|The first excerpt represents the past or something you must release, and is drawn from Cratylus by Plato:
all together,' like a herd of wild animals, 'when they moved at all.'
Among them, as in every society, a particular person would be more
sensitive and intelligent than the rest. Suddenly, on some occasion of
interest (at the approach of a wild beast, shall we say?), he first, they
following him, utter a cry which resounds through the forest. The cry is
almost or quite involuntary, and may be an imitation of the roar of the
animal. Thus far we have not speech, but only the inarticulate expression
of feeling or emotion in no respect differing from the cries of animals;
for they too call to one another and are answered. But now suppose that
some one at a distance not only hears the sound, but apprehends the
meaning: or we may imagine that the cry is repeated to a member of the
|The second excerpt represents the present or the deciding factor of the moment, and is drawn from Grimm's Fairy Tales by Brothers Grimm:
on she took the cloak from his shoulders, hung it on her own, picked
up the diamonds, and wished herself home again.
When he awoke and found that his lady had tricked him, and left him
alone on the wild rock, he said, 'Alas! what roguery there is in the
world!' and there he sat in great grief and fear, not knowing what to
do. Now this rock belonged to fierce giants who lived upon it; and as
he saw three of them striding about, he thought to himself, 'I can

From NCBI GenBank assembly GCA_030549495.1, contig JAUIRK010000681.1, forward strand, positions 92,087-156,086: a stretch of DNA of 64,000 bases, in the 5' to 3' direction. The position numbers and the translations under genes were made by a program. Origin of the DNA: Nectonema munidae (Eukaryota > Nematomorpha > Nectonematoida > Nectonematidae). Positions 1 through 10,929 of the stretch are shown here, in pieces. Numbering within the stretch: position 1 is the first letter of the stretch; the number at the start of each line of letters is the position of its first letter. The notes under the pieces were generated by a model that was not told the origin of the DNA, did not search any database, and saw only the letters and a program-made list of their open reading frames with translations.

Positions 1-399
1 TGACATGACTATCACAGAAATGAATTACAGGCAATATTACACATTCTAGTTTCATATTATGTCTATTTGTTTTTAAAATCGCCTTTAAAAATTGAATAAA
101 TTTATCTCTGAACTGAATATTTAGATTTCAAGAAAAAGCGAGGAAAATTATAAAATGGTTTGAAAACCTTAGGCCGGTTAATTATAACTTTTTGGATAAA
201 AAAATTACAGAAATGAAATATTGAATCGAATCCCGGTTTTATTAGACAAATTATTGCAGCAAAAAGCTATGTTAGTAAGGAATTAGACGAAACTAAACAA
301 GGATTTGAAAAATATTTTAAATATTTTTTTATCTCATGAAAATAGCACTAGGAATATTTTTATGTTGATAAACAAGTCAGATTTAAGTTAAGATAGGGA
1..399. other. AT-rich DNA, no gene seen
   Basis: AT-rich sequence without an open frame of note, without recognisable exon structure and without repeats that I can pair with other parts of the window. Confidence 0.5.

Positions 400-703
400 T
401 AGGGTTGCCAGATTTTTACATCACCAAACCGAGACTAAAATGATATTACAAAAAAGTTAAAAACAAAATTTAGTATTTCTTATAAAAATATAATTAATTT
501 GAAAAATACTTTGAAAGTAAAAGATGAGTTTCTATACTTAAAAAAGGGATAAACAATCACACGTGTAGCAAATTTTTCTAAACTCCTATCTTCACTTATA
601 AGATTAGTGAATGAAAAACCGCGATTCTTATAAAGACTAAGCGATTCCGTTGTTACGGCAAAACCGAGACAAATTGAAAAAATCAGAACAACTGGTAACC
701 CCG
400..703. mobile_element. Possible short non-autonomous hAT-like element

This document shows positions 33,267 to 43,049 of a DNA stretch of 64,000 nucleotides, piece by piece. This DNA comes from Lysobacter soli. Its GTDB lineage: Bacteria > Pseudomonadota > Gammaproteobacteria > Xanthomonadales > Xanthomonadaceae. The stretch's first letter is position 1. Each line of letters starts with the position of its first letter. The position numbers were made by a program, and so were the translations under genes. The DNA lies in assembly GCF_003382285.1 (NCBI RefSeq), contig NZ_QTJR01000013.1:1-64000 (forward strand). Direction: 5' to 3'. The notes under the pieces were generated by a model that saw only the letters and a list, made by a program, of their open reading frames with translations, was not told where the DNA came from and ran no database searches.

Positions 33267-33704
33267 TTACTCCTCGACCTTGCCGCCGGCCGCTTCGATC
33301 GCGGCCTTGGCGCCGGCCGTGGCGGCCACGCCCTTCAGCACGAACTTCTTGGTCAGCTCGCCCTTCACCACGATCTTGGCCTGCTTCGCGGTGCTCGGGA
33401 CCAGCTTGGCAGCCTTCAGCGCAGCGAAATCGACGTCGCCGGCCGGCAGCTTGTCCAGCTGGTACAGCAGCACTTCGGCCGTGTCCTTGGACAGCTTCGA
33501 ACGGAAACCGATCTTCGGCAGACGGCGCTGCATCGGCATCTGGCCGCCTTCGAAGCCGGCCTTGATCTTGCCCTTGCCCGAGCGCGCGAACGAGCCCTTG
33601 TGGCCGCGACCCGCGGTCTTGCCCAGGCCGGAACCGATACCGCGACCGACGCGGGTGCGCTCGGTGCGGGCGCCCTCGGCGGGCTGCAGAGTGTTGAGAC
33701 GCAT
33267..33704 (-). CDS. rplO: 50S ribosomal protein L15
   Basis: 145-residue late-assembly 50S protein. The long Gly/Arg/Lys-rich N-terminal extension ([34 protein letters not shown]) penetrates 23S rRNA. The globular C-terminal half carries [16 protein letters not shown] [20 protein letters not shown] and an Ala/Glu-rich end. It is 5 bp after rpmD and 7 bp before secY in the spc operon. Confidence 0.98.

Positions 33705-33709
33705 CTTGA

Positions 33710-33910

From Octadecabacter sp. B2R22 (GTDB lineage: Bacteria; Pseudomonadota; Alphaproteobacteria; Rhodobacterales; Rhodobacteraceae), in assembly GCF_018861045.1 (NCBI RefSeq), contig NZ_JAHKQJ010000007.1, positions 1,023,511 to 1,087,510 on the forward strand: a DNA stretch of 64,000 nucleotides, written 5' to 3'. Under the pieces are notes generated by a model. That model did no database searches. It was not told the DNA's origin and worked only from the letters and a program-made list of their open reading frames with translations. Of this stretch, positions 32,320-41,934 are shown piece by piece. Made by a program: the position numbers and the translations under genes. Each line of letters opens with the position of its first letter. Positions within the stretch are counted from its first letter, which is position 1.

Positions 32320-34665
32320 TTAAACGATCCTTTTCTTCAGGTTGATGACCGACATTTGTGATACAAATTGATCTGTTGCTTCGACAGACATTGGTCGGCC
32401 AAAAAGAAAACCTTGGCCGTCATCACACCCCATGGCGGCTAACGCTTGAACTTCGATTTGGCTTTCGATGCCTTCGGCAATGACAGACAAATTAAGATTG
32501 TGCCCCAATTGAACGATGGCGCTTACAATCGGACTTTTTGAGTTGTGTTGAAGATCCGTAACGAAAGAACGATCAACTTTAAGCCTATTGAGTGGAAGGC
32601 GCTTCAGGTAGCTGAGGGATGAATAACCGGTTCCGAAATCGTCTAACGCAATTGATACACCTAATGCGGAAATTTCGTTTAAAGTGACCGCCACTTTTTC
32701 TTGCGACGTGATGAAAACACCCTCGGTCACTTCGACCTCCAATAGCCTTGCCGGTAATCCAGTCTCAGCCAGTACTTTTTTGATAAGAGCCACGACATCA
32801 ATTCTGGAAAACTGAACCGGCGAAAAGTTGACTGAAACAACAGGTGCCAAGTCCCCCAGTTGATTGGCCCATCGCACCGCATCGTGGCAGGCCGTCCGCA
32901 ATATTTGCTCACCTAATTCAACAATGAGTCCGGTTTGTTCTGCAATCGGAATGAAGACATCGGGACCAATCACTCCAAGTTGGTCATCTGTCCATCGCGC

only save myself by feigning to be asleep'; so he laid himself down as
if he were in a sound sleep. When the giants came up to him, the first
pushed him with his foot, and said, 'What worm is this that lies here
curled up?' 'Tread upon him and kill him,' said the second. 'It's not
Grimm's Fairy Tales
|The third excerpt represents the future or something you must embrace, and is drawn from Expression of Emotion in Man and Animals by Charles Darwin:
A savage frame of mind is thus shown, but only in the case of those
animals which fight with their teeth; and the care which they
take to prevent their ears being seized by their antagonists,
accounts for this position. Consequently, through habit
and association, whenever they feel slightly savage, or pretend
in their play to be savage, their ears are drawn back.
That this is the true explanation may be inferred from the relation
which exists in very many animals between their manner of fighting
and the retraction of their ears.
 Mr. des Voeux, in Proc. Zool. Soc. 1871, p. 3.
All the Carnivora fight with their canine teeth, and all, as far
Expression of Emotion in Man and Animals